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The Best Japanese Science Fiction Stories (1989)

by John L. Apostolou (Editor), Martin H. Greenberg (Editor)

Other authors: Kobo Abe (Contributor), Grania Davis (Foreword), Ryo Hanmura (Contributor), Shinichi Hoshi (Contributor), Takashi Ishikawa (Contributor)6 more, Morio Kita (Contributor), Sakyo Komatsu (Contributor), Tensei Kono (Contributor), Taku Mayumura (Contributor), Yasutaka Tsutsui (Contributor), Tetsu Yano (Contributor)

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1624166,239 (3.39)1
Thirteen science fiction stories deal with Japan's ability to cope with new technology, and the westernization of their culture.
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Early Sci-Fi, Nihon (にほん) Style . Science fiction has been published in Japan for over a hundred years, the first to really influence were the novels of Jules Verne, with the translation of Around the world in 80 days, published in 1878-1880, followed by his other works all of which were immensely popular. In fact the word kagaku shōsetsu (科学小説) was coined as a translation of "scientific novel" as early as 1886. Sci-Fi by japanese writers started to appear around the start of the twentieth century, with writers such as Shunro Oshikawa (1877-1914) and Junro Unno (1897-1949) who, inspired by Verne and H.G.Wells, wrote military style adventures combined with aspects of science, such as Oshikawa’ s The undersea Warship (1900) & Unno’s The Floating Airfield (1938). Prior to world war two most japanese Science Fiction were pale imitations of western fiction, placing the emphasis on techno future, with it’s reliance on machinery to solve any problems and was considered a sub literary form, normally placed within the mystery genre. After the war with the American army an occupying force, the Japanese were introduced to a wide range of writers through the magazines & paperbacks carried by the G.I’s. Exposure to this material led to a widespread revival in the genre, followed by translations of the works of Ray Bradbury and Isaac Asimov, which both made the bestsellers list.Two major events occurred in the development of Japanese Sci-Fi in 1950’s, the first being the - now considered legendary - fanzine Cosmic dust (Uchu-jin, 宇宙塵) was founded, although the first science fiction magazine in Japan was Seiun (星雲) in 1954, but this was discontinued after only one issue. The second Hayakawa Shobo, began it’s series of Sci-Fi books and it’s Hayakawa's S-F Magazine (S-Fマガジン) with the February 1960 issue, appearing in bookshops at the end of 1959. Under the editorship of Masami Fukushima it started publishing translations of English Language stories, although later it would be prominent in the publication of original Japanese Science Fiction.http://parrishlantern.blogspot.com/2012/03/early-sci-fi-nihon-style.html ( )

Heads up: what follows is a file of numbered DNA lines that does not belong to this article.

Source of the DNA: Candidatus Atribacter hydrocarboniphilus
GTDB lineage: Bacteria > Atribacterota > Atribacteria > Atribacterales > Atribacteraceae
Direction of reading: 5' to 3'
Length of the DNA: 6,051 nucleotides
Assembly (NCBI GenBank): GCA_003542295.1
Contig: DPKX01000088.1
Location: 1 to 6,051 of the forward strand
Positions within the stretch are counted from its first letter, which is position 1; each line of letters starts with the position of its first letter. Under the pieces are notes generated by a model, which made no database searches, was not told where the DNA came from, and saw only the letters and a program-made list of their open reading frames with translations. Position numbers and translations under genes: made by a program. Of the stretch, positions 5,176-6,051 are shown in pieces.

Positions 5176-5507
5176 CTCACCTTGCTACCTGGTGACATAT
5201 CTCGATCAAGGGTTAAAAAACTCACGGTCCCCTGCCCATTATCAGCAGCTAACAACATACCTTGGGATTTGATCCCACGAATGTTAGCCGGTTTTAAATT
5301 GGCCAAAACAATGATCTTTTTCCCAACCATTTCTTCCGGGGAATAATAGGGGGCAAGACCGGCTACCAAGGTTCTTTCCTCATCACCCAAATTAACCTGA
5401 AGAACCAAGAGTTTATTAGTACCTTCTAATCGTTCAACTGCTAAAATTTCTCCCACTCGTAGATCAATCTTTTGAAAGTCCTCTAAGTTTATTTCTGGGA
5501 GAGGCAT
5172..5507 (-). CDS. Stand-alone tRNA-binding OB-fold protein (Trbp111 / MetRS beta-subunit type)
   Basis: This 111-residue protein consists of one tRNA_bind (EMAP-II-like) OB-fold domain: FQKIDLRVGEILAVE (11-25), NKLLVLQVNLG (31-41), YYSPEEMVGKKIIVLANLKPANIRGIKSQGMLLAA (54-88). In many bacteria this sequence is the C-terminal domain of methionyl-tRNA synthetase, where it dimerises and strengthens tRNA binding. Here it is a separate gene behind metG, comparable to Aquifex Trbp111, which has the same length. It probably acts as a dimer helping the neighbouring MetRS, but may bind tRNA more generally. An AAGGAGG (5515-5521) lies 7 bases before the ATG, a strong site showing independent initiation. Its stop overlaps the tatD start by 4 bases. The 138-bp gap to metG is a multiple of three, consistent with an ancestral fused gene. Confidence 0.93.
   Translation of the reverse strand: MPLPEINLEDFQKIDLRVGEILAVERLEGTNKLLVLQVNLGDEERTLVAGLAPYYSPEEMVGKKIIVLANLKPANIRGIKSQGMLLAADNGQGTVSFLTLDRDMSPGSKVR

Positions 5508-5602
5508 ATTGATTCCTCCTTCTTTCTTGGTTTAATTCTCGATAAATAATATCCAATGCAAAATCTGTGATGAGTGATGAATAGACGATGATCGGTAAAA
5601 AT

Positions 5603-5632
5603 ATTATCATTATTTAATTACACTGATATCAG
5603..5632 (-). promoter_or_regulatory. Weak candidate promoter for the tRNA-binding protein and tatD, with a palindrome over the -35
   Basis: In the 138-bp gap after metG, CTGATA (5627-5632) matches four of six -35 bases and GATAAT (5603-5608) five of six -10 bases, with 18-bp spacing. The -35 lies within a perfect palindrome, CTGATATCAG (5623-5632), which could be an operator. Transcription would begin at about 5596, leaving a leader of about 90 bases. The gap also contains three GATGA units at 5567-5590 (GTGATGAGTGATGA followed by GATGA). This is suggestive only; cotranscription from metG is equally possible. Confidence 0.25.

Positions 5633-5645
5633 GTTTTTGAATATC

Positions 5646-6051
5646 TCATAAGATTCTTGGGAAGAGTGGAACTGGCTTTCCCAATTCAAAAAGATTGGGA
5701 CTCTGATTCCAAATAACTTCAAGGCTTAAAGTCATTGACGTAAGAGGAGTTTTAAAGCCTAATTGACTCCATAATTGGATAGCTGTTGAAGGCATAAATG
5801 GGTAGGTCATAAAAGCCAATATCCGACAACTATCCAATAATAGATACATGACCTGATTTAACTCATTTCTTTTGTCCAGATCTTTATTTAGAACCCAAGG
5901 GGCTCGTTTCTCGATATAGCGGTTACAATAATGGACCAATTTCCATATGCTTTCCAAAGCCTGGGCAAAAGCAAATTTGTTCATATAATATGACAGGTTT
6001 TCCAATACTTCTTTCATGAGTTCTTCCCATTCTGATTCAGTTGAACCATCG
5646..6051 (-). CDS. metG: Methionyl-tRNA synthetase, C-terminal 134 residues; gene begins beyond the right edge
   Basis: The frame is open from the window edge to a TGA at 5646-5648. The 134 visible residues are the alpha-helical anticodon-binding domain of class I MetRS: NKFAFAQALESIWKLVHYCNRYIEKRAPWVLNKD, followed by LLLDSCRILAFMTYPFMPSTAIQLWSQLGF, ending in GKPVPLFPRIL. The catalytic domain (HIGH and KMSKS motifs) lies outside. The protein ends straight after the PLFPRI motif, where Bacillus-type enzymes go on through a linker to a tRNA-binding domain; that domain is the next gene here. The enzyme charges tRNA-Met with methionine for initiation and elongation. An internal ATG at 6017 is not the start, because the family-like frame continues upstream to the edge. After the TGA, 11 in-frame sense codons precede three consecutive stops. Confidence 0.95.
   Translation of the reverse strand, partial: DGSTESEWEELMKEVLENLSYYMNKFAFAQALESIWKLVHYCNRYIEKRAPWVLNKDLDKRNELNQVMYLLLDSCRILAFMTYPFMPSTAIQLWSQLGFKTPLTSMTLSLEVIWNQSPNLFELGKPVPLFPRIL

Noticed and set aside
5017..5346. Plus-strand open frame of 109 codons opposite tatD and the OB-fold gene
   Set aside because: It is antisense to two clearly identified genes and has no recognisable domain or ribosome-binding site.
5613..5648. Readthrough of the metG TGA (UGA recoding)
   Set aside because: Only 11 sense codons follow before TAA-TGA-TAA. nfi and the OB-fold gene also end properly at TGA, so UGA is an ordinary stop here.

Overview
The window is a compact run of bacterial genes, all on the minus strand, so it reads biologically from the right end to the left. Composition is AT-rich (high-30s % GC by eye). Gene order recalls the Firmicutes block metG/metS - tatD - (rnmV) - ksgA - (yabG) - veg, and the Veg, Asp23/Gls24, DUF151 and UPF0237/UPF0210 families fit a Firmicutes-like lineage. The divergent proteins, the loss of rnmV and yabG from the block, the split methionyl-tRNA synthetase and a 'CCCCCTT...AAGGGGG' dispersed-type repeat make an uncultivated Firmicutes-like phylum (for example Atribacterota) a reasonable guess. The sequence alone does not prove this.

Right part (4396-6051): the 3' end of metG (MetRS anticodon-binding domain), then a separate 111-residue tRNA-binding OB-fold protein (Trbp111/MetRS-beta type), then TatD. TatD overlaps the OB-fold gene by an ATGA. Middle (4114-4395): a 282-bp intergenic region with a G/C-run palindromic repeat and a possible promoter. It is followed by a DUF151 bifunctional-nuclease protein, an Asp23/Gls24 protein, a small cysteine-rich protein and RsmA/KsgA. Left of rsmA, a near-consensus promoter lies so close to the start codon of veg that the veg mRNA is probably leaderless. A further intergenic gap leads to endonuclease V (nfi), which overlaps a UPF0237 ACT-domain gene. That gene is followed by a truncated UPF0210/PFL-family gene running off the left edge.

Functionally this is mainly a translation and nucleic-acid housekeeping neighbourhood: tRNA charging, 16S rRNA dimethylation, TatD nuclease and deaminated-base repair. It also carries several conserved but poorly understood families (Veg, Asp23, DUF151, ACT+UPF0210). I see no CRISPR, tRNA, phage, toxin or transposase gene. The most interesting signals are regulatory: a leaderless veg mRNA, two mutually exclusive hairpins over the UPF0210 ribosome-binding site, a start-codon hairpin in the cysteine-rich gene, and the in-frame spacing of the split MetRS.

parrishlantern | Jul 13, 2012 |
Early Sci-Fi, Nihon (にほん) Style .

Science fiction has been published in Japan for over a hundred years, the first to really influence were the novels of Jules Verne, with the translation of Around the world in 80 days, published in 1878-1880, followed by his other works all of which were immensely popular. In fact the word kagaku shōsetsu (科学小説) was coined as a translation of "scientific novel" as early as 1886. Sci-Fi by japanese writers started to appear around the start of the twentieth century, with writers such as Shunro Oshikawa (1877-1914) and Junro Unno (1897-1949) who, inspired by Verne and H.G.Wells, wrote military style adventures combined with aspects of science, such as Oshikawa’ s The undersea Warship (1900) & Unno’s The Floating Airfield (1938). Prior to world war two most japanese Science Fiction were pale imitations of western fiction, placing the emphasis on techno future, with it’s reliance on machinery to solve any problems and was considered a sub literary form, normally placed within the mystery genre. After the war with the American army an occupying force, the Japanese were introduced to a wide range of writers through the magazines & paperbacks carried by the G.I’s. Exposure to this material led to a widespread revival in the genre, followed by translations of the works of Ray Bradbury and Isaac Asimov, which both made the bestsellers list.